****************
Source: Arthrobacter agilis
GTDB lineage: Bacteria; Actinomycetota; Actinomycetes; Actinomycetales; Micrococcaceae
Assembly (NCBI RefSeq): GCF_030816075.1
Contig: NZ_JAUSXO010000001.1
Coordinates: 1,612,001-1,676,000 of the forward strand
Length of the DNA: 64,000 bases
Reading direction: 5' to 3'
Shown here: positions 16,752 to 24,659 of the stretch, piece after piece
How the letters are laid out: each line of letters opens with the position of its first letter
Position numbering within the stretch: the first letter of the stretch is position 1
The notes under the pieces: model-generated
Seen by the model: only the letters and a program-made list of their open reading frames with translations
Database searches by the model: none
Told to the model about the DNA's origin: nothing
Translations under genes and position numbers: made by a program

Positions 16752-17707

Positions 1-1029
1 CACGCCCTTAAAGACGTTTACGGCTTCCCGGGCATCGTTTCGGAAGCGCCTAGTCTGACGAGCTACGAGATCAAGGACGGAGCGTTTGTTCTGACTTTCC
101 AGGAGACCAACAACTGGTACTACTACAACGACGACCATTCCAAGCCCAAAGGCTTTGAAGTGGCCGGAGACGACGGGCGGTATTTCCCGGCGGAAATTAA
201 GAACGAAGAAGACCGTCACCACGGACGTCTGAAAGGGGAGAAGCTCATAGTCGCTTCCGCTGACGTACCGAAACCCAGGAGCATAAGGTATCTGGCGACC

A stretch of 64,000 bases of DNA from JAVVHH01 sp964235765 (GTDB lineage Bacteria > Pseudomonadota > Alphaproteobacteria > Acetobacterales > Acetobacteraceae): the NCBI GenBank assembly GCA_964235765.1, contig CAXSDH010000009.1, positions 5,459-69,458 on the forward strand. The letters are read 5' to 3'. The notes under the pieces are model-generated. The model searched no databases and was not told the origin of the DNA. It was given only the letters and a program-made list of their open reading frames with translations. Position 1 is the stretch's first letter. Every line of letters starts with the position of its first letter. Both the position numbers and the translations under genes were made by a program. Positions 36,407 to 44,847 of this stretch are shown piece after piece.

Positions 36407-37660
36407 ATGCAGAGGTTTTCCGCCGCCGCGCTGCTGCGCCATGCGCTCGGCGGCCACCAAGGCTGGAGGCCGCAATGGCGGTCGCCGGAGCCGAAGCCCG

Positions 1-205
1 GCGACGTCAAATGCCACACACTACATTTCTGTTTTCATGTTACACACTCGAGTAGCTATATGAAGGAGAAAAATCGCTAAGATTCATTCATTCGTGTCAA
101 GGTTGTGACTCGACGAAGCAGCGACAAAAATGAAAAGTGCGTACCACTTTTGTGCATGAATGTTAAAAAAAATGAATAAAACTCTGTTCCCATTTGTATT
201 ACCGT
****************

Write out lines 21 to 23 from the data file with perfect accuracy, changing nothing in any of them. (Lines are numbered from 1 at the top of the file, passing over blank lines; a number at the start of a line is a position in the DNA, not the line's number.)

A stretch of 64,000 bases of DNA from JAVVHH01 sp964235765 (GTDB lineage Bacteria > Pseudomonadota > Alphaproteobacteria > Acetobacterales > Acetobacteraceae): the NCBI GenBank assembly GCA_964235765.1, contig CAXSDH010000009.1, positions 5,459-69,458 on the forward strand. The letters are read 5' to 3'. The notes under the pieces are model-generated. The model searched no databases and was not told the origin of the DNA. It was given only the letters and a program-made list of their open reading frames with translations. Position 1 is the stretch's first letter. Every line of letters starts with the position of its first letter. Both the position numbers and the translations under genes were made by a program. Positions 36,407 to 44,847 of this stretch are shown piece after piece.

Positions 36407-37660
36407 ATGCAGAGGTTTTCCGCCGCCGCGCTGCTGCGCCATGCGCTCGGCGGCCACCAAGGCTGGAGGCCGCAATGGCGGTCGCCGGAGCCGAAGCCCG